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Space Life

NASA funds astrobiology research by Delaware Biotechnology Institute scientist

Does life exist anywhere else in the universe? That’s the type of broad but poignant question NASA likes to ask, according to Chandran Sabanayagam, associate scientist in the Bioimaging Center at the Delaware Biotechnology Institute (DBI). And he would know, because he’s preparing to help answer it.

NASA will receive $100 billion from the federal government over the next five years to assure America is number one in space exploration, according to Astrobiology.com. As part of its push to seek new partnerships and broaden its vision, NASA is offering grants to people conducting transformational science. With this opportunity, Sabanayagam is merging his love of physics and biology. (more…)

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Nuclear Waste-Burning Technology Could Change the Face of Nuclear Energy

AUSTIN, Texas — University of Texas at Austin physicists have been awarded a U.S. patent for an invention that could someday be used to turn nuclear waste into fuel, thus removing the most dangerous forms of waste from the fuel cycle.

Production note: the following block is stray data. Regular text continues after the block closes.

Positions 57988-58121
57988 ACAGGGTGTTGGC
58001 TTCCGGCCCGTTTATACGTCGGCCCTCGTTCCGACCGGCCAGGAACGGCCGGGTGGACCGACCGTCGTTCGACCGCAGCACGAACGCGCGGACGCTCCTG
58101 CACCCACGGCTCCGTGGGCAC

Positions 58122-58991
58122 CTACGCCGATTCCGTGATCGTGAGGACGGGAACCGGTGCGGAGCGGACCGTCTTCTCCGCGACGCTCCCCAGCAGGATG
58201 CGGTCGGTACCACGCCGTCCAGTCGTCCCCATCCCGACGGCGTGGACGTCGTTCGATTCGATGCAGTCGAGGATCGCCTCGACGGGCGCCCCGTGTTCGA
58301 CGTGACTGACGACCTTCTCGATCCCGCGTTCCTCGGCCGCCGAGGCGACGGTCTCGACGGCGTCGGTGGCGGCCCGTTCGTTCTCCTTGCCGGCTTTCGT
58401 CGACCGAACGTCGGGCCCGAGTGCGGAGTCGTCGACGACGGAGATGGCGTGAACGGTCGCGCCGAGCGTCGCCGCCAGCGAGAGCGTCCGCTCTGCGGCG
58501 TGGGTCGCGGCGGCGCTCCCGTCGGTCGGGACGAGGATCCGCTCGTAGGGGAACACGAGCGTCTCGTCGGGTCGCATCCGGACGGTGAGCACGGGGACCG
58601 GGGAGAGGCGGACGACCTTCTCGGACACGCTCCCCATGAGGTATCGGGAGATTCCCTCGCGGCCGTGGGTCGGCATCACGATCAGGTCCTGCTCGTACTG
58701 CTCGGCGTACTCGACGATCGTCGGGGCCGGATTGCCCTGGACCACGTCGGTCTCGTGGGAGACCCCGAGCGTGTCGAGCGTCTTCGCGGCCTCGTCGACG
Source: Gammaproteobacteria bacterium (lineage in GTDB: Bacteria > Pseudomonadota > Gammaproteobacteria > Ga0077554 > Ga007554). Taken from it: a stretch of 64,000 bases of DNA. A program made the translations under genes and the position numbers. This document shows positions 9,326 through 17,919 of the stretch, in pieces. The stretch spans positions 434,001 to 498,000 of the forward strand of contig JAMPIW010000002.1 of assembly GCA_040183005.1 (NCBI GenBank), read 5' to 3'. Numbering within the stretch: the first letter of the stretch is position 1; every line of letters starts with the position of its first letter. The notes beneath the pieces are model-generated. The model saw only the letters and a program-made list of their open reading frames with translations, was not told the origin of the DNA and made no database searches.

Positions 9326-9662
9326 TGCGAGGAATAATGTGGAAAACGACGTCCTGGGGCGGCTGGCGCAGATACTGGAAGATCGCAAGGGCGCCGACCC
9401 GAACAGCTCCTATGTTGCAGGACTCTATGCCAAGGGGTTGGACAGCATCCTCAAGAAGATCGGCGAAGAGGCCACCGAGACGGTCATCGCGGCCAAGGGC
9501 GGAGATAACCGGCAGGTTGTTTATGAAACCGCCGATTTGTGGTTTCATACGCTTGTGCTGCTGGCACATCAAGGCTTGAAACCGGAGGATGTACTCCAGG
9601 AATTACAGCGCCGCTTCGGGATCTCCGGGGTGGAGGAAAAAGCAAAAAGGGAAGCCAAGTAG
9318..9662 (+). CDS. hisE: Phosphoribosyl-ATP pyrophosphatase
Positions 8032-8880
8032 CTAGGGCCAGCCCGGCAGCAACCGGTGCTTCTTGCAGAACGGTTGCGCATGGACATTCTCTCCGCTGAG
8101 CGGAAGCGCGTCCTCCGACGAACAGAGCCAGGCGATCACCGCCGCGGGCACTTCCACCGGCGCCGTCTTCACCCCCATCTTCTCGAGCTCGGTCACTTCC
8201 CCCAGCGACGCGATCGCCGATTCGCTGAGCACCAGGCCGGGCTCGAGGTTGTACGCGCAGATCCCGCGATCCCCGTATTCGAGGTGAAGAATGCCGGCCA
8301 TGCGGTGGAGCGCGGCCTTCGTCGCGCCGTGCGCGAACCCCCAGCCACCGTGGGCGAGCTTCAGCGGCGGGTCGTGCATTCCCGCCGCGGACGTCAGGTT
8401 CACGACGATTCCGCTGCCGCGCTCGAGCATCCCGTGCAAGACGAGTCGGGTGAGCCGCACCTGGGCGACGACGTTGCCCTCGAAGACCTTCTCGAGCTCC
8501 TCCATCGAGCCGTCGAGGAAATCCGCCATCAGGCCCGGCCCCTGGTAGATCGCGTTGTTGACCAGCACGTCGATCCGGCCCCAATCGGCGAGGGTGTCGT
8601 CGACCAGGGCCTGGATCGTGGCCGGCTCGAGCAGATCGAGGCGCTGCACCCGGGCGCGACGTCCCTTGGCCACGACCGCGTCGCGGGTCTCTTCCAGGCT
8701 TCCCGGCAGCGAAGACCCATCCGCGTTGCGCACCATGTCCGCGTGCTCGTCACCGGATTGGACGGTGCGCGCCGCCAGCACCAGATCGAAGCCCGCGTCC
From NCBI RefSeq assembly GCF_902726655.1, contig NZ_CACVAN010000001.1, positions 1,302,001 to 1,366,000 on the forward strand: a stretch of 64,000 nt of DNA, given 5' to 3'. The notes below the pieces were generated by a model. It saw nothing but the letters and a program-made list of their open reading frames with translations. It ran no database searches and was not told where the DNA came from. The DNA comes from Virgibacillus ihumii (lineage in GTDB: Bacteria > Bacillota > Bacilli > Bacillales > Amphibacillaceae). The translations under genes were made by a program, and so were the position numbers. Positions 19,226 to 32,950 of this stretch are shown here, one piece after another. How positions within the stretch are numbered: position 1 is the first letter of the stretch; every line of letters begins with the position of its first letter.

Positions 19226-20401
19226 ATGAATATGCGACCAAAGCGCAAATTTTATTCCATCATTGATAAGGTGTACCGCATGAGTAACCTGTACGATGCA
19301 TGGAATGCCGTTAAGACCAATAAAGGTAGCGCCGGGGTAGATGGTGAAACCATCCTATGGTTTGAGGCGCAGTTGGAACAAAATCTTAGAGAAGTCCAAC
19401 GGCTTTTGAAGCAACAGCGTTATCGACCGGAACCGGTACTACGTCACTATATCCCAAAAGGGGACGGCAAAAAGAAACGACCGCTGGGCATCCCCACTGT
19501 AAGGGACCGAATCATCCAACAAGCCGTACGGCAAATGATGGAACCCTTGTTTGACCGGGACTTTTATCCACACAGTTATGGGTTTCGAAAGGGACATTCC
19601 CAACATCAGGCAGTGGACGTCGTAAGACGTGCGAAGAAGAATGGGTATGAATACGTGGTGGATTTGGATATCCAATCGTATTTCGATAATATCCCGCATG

The researchers — Mike Kotschenreuther, Prashant Valanju and Swadesh Mahajan of the College of Natural Sciences — have patented the concept for a novel fusion-fission hybrid nuclear reactor that would use nuclear fusion and fission together to incinerate nuclear waste. Fusion produces energy by fusing atomic nuclei, and fission produces energy by splitting atomic nuclei. (more…)

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Ultracold Experiments Heat Up Quantum Research

University of Chicago physicists have experimentally demonstrated, for the first time, that atoms chilled to temperatures near absolute zero may behave like seemingly unrelated natural systems of vastly different scales, offering potential insights into links between the atomic realm and deep questions of cosmology.

This ultracold state, called “quantum criticality,” hints at similarities between such diverse phenomena as the gravitational dynamics of black holes or the exotic conditions that prevailed at the birth of the universe, said Cheng Chin, associate professor in physics at UChicago. The results could even point to ways of simulating cosmological phenomena of the early universe by studying systems of atoms in states of quantum criticality. (more…)